Toxoplasma Gondii Infection Linked to Aggression and Intermittent Explosive Disorder

A new study creating lots of both media attention and puzzled looks explores the link between psychiatric disorders, particularly those that involve aggression and irritability, and latent infection with the protozoan parasite toxoplasma ghondii (T gondii).  In hearing about this study, the first reaction of many might be why anyone bothered to look at this link in the first place.  Cats are known hosts of the parasite, but infection can occur in humans from infected cat feces in addition to eating

photo by BK images and

photo by BK images and

undercooked meat or drinking contaminated water.  Human infection is common but usually not dangerous, unless someone is immunosupressed.   While not an agent with a huge literature behind it in terms of behavioral health, there have been previous associations found between latent toxoplasmosis infection and psychiatric symptoms, including a larger study in 2015.  There also exists a literature on the behavioral effects of T gondii in animals.  Thus, this study did not just come totally out of the blue.

For this investigation, the authors assessed three groups of adults (total n=358), including healthy controls, a group with well diagnosed intermittent explosive disorder (IED: characterized by episodes of severe impulsive aggression), and another group who met criteria for DSM-5 psychiatric disorders other than IED.  Aggression and impulsivity were assessed with various known rating scales, and toxoplasmosis status was assessed using a blood test for IGG antibodies.    

The overall rate of T. Gondii seropositive subjects was 15.9% which evidently (and a little unsettlingly to be honest) is close to national norms.  Statistically higher overall scores on aggression and impulsivity scores were found among subjects who were seropositive for T. Gondii, while, contrary to some previous work, no differences were found related to suicide or self-directed aggression.  In terms of the three diagnostic groups, the percentage of subjects with IED who were seropositive for T. Gondii was 21.8%, which was significantly higher than controls (9.1%) but not psychiatric controls (16.7%).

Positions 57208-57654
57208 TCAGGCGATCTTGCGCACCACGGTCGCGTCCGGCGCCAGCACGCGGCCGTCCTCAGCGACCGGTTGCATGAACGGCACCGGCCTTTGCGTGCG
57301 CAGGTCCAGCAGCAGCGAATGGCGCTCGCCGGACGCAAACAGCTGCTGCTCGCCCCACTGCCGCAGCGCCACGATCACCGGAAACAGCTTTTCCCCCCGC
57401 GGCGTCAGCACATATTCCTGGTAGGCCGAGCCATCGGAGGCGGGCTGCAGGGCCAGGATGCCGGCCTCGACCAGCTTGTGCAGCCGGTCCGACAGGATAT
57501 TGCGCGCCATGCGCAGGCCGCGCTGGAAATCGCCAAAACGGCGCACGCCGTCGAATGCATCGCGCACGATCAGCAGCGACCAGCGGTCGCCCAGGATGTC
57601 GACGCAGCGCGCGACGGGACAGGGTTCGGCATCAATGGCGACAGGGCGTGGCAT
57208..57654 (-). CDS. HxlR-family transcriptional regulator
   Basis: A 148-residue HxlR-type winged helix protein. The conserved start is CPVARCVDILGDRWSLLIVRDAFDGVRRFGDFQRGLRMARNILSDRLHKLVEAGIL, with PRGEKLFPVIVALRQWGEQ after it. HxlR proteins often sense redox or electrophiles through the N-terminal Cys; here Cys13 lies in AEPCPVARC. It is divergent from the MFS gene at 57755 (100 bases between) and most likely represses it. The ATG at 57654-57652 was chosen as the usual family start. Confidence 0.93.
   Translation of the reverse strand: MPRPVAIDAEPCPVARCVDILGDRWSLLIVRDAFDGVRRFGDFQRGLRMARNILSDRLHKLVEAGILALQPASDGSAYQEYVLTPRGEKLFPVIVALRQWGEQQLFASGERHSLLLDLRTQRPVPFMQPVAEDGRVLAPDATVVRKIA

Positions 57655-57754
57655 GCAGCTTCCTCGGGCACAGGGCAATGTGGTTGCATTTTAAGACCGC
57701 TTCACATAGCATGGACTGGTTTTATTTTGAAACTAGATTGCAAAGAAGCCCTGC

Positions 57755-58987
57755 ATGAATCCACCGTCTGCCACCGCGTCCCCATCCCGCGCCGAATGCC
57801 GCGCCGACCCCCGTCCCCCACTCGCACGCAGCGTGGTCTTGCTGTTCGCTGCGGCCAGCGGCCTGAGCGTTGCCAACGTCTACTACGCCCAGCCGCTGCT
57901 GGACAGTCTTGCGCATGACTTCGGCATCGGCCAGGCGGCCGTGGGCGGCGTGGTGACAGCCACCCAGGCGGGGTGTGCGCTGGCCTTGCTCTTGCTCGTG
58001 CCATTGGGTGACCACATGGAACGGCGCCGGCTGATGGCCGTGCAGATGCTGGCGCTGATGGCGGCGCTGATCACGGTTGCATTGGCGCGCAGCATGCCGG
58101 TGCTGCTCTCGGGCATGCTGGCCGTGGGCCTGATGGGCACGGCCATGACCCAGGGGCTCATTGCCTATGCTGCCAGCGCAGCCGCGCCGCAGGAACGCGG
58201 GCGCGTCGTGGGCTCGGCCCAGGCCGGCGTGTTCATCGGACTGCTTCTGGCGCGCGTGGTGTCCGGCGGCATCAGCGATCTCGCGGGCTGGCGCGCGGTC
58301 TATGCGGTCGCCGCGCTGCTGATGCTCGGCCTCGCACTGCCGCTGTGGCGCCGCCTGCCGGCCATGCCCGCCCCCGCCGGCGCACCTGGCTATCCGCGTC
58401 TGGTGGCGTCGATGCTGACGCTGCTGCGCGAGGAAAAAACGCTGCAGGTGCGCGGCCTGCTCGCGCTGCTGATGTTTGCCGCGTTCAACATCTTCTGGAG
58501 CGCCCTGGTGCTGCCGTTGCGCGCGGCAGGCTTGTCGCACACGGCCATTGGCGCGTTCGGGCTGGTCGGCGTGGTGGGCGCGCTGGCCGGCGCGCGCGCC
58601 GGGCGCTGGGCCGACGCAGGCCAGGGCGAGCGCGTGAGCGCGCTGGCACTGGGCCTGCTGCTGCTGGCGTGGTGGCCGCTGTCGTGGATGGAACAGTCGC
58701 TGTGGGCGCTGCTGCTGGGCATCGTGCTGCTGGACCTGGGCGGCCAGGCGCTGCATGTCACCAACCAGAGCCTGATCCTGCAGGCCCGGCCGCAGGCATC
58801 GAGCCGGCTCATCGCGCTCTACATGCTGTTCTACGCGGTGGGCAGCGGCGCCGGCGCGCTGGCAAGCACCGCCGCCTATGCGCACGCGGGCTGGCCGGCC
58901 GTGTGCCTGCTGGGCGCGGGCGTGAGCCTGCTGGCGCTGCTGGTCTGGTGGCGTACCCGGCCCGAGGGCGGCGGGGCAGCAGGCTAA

The authors concluded that their data support others that suggest a link between T. Gondii and aggression.  (Actually, in the abstract they say it supports the link with self-directed aggression but I think that is a mistake).

In the discussion section, the authors go into some speculation about why this link might exist, including possible low grade chronic inflammation in the brain, alterations of corticolimbic circuits, or even via increased production of testosterone, based on some animal studies.  Other than once mentioning that T Gondii infections are treatable, the article gives no advice about assessing or treating the infection in aggressive people, likely because their cross sectional data require further investigation using other designs.  I haven’t heard any official response from the cat lobby.


Coccaro EF, et al.  Toxoplasma gondii infection:  Relationship with aggression in psychiatric patients.  J Clin Psychiatry 2016; 77:334-341



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